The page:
21 places on the mainroute where
we can experience Japanese history

 The basic concept of the Main Route of Rekishi Kaido is a "time trip". A long stretch of approx. 300km, the Main Route passes through Ise, Asuka, Nara, Kyoto, Osaka, and Kobe as Japan's representative historic cultural cities, allowing tourists to trace the footsteps of past eras in the time sequence of occurrence.
 Japan has amalgamated its unique culture, stimulated by exchange with different cultures for over 2000 years. The Main Route is divided into five areas according to time period, through which one can trace Japanese culture to its sources.

The Ancient Time Area(before the 7th century)
 This is the first area of Rekishi Kaido, reaching from Ise to Asuka. It includes the Horyu-ji Temple, the oldest wooden temple in the world and the Grand Shrines of Ise, the largest in Japan, both of which were built before the 7th century.
 Bruno Taut(1880-1938), a world-renowned architect, gave his highest praise of the Grand Shrines of Ise for their architectural value, referring to it as the ultimate work fo art with ultimate simplicity. The Grand Shrines are made of natural (unvarnished) wood. Every 20 years, in a big ceremony called Shikinen Sengu, a new shrine is built, and costumes and sacred objects are remade. This ceremony conveys the Japanese prefecture for raw, natural materials which an be called the culture of kinari
 Located in the south of Nara prefecture, Asuka is a place where Buddhism and other aspects of culture were introduced from the Asian Continent. Here are a number of relics deriving from China and Korea, such as the Takamatsuzuka old tomb mound, the wall paintings of which astonished the world with their splendor, and the elegant Buddhist image statues at Asuka Temple.
 It was in the 6th and 7th centuries, when Asuka was the capital of ancient Japan, that Buddhism and Shintoism began to coexist in the hearts of Japanese people.

1 Ise
2 Asuka 3 Yamanobe-no-miti trail 4 Ikaruga

The Nara Period Area (8th century)
 The second historical area is Nara, a city which has many vestiges of exchange with Greece, Persia, India and other contries on the continent through the Silk Road.
 In Nara, a large-scale capital modeled after the Chinese city of Changan built under the Tang Dynasty was erected in the 8th century, The extensive remains of the old capital have been preserved, and excavation work continues.
 The world's largest wooden architecture, Daibutsuden, which houses one of the world's largest images of Buddha, is located here in Nara.

5 Nishinokyo 6 The site of Heijokyu 7 Around Nara-park

The Heian Period to Muromachi Period Area
(8th to 16th centuries)
 The third historical area is Kyoto, a city which entertains a constant stream of tourists from abroad . It was when Kyoto was the capital of Japan that the culture particularly suited to the climate and human nature of Japan developed.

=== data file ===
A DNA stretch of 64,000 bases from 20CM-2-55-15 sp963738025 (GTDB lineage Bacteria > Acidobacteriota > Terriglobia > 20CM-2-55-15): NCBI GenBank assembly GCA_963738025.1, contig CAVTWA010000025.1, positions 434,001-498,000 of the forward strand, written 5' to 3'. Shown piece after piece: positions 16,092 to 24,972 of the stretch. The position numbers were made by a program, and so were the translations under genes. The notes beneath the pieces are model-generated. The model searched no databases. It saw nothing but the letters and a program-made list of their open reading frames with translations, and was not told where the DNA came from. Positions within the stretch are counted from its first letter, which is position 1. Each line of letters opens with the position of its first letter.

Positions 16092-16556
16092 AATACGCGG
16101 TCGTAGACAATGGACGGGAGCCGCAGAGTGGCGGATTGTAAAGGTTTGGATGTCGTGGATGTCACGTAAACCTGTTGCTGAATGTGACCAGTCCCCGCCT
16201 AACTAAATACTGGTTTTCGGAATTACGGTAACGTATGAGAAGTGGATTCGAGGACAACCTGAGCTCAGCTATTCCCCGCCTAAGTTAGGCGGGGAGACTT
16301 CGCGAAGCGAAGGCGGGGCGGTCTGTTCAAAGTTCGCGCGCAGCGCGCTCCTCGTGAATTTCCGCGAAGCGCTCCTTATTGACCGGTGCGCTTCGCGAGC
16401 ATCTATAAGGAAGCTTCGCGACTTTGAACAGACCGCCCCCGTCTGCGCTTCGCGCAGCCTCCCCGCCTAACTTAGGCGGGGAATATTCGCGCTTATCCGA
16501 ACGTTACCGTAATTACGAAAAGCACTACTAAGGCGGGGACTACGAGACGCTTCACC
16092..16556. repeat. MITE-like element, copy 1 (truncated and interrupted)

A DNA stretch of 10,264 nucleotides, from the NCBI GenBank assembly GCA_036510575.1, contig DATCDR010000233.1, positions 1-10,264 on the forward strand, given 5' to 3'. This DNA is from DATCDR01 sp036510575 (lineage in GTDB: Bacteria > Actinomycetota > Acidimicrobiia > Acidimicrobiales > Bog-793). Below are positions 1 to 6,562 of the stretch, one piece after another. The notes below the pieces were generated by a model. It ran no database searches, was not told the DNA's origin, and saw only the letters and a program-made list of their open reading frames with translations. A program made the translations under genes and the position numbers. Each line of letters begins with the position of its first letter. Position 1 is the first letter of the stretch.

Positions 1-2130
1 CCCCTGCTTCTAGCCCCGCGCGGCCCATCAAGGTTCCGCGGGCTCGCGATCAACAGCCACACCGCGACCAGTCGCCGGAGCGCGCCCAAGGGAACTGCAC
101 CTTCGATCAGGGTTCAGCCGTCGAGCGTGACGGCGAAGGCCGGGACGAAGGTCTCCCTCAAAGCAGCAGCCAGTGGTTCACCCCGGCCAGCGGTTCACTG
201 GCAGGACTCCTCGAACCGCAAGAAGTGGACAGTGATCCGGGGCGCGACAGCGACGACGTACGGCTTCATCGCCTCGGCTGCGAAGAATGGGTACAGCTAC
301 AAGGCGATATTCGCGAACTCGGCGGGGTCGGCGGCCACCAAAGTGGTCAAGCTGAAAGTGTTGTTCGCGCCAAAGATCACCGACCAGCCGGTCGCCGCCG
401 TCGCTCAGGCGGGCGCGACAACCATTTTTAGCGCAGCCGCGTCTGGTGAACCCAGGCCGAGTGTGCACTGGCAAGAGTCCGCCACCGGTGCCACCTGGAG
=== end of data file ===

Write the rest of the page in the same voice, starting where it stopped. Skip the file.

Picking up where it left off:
In Kyoto, which became the capital in the 8th century, flourished the glorious culture of the aristocracy as illustrated in historical picture scrolls.
 A phonetic alphabet for the Japanese language, kana, which was created between the 9th and 11th centuries, is an excellent example of Japanese cultural originality . A number of novels, essays and poems were written in this kana alphabet, including "The Tale of Genji"-Japan's most famous epic novel by a woman writer, which has been introduced to the world through translations such as the one by the British author Mr. Willis.
 From the 15th to the 16th century, Ikebana (flower arrangement) and Chanoyu (tea ceremony) became popular. The brilliance of the golden temple Kinkaku-ji, the magnificence of grand Buddhist architectures such as Daitoku-ji Temple and the profundity of Zen temples such as Ryoan-ji Temple, famous for its rock garden-all these are close to the heart of even modern Japanese culture.

8 Uji 9 Higashiyama 10 Okazaki
11 Kinukake-no-michi 12 Arashiyama/Sagano

The Warring Period to Edo Period Area(16th to 19th centuries)
 The leading players during this period were samurai warriors. The central power collapsed late in the 15th century, followed by an era of power struggles and civil wars. During this Warring Period, the introduction of guns from abroad substantially changed the methods of war and of fortress construction.
 This period also saw surging waves of popular culture in a variety of forms: performing arts such as Kabuki and Bunraku (puppet show); such literature as Haiku and Ezoshi (picture books); and new styles of fashion and food.
 Osaka, as the country's largest commercial city, has many spots of historical interest such as Osakajo Castle, Tekijyuku-a school for Western sciences which educated many talented people such as Yukichi Fukuzawa who contributed to the modernization of Japan-and a special theater for Bunraku.

13 Nijojo Castle 14 Tennozan 15 Osakajo Castle
16 Dotonbori 17 Tekijuku

The modern Period Area (19th century onward)
 Spanning from Osaka to Kobe, the fifth area has been a center for Japan's modernization.
 Historically Kobe became a major doorway to the world late in the 19th century when Japan re-opened itself to foreign contact. Since then, Kobe has been a leading port for foreign trade in Japan. After three hundred years of seclusion, Japan allowed Western civilization to pour in. The antique Western style buildings in Kobe convey the atmosphere of Meiji's early days of modernization.

18 Takarazuka
19 Arima Hot springs 20 Kitano-Ijinkan 21 Kobe Harbor